• Rose used the bathroom, hearing Gray usher Liam out, then close their door. She emerged naked, walking to her side of the bed. The cami top she wore lay on her pillow, waiting for her.
  • Paul, somewhat shamefaced, took the familiar way into the garden, and stood rooted. A small striped tent of pink and white had been set up on the unshaven grass-plot, and five or six girls, all in white dresses, were seated near it round a tea-table. One, who had black hair and dark eyes, wore a crimson sash, and the rest had blue sashes with prodigious bows. Paul knew them all with one exception, but after the first glance he had eyes for the exception only. She was a lackadaisical young person of eighteen, with pale sandy ringlets and a cold-boiled-veal complexion; but he thought her a creature of another sphere, and his heart shivered with a strange, delicious sense of worship. He stood and stared, and his inward thoughts were poorly translated by his aspect, as happens with most people How long the dream held him he did not know, but the Vision turned, and he met the young person's eye.
  • Big Pete was a dandy, fond of color, fond of display; yet in spite of all this he wore absolutely nothing for decoration alone, but every article of use about his person was ornamented to an oriental degree. Gaudy and rich as his costume was when viewed in detail, as a whole it harmonized not only with Pete, his hair, his complexion, his weapons, but with whatever natural objects surrounded him.
  • I may add that it seemed extremely strange to me that it and the other which dealt with a particular temple in Egypt should have passed into Lady Ragnall's hands over two thousand years later in a distant part of Africa, and that subsequently her husband should have been killed in her presence whilst excavating the very temple to which they referred, whence too in all probability they were taken. Moreover, oddly enough Lady Ragnall had herself for a while filled the role of Isis in a shrine whereof these two papyri had been part of the sacred appurtenances for unknown ages, and one of her official titles there was Prophetess and Lady of the Moon, whose symbol she wore upon her breast.
  • When Hetty and Barney had finished their recitation, Johnny wore a look of frank disbelief. "If I didn't know you two better, I'd say you both been belting the bourbon bottle while I was gone. But this I've got to see."
  • Thus it came about that never could I find opportunity to tell her of that matter of what had happened at the court of the Great King. Still every morning she sent me some token, flowers or trifling gifts, and once a ring that must have belonged to her forefathers, since on its bezel was engraved the royal /urus/, together with the signs of long life and health, which ring I wore hung about my neck but not upon my finger, fearing lest that emblem of royalty might offend Peroa or some of his House, if they chanced to see it. So in answer I also sent her flowers and other gifts, and for the rest was content to wait.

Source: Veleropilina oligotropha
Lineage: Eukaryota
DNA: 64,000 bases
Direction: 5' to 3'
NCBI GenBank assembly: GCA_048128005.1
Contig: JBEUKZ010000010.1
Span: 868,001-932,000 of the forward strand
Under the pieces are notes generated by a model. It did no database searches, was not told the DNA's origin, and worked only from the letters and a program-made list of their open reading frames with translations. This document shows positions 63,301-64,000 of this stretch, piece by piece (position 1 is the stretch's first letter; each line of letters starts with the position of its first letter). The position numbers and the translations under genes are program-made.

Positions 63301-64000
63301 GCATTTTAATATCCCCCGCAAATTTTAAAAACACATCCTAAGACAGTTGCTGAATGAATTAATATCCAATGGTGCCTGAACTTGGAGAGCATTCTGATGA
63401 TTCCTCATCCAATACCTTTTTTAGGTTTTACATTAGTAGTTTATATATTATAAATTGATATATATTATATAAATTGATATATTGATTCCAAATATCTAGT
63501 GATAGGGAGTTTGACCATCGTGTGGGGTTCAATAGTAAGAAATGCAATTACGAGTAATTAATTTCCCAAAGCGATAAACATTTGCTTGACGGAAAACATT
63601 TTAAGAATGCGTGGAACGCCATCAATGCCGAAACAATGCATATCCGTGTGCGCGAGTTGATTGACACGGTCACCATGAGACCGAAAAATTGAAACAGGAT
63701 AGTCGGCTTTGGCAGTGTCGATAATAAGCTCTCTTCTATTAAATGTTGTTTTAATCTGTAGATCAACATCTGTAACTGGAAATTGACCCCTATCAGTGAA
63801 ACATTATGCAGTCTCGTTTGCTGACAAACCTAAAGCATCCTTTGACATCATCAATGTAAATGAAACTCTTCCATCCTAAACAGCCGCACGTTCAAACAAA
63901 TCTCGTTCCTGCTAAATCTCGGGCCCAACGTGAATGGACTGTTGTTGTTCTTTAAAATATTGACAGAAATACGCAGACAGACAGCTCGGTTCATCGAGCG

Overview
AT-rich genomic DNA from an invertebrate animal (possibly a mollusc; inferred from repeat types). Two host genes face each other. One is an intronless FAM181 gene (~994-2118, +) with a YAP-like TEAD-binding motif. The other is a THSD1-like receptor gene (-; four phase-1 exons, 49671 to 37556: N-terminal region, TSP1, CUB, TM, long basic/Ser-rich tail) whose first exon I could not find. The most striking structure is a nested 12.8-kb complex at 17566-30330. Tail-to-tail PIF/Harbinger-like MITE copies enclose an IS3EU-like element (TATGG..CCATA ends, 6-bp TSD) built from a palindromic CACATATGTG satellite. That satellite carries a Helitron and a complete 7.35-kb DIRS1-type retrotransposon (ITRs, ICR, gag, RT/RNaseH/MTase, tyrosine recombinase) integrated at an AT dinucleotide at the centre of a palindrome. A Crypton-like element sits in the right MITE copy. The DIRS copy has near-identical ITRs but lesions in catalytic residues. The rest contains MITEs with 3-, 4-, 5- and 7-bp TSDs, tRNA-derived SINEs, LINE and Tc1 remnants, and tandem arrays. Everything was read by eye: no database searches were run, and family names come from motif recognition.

• To my left, a german skinhead wore a hackett shirt with a coventry city sticker stuck proudly across the middle.
  • It was an old woman, sure enough. She was skeletal and weathered, with a craggy face, a witchy, broken beak of a nose, and dyed yellow hair pulled stiffly behind her head. The blonde dye job seemed to glow, reminding him of the crescent of a new moon just as it rises off the horizon. She wore a thin, tight black tank top trimmed in inch-wide lace, exposing bony shoulders. A garish hot-pink bra strap showed on one side; it fell down a toothpick-thin, tattoo-covered arm. She didnt seem to notice it or even care. The tattoos were all skulls and flames and dragons and a plethora of Olde English-scripted names, all male, all faded and drooping. She held a cigarette between two very long, bony fingers, her pointed elbows propped forward on the bar. When she spoke she did so out the corner of her mouth; it was the same corner shed eventually insert the cigarette; then it would be the other corner of her maw shed natter out of. The cigarette jerked up and down as she perorated, the gray smoke rising in lazy curls past her squinting, heavily crow-footed eyes.
  • He walked away so quickly that I barely had time to note the ways in which he was not Pa. He had a north-Florida accent. He was short and round like Santa Claus. His skin was reddish-brown, and he wore a work shirt that matched his trousers. He carried himself with a military erectness that I envied.
  • His presence was so intense and took up more physical space than normal people. The overcoat he wore stretched across broad shoulders. His hands, large and inviting, lay folded in his lap. Beautiful and intense, his face betrayed nothing.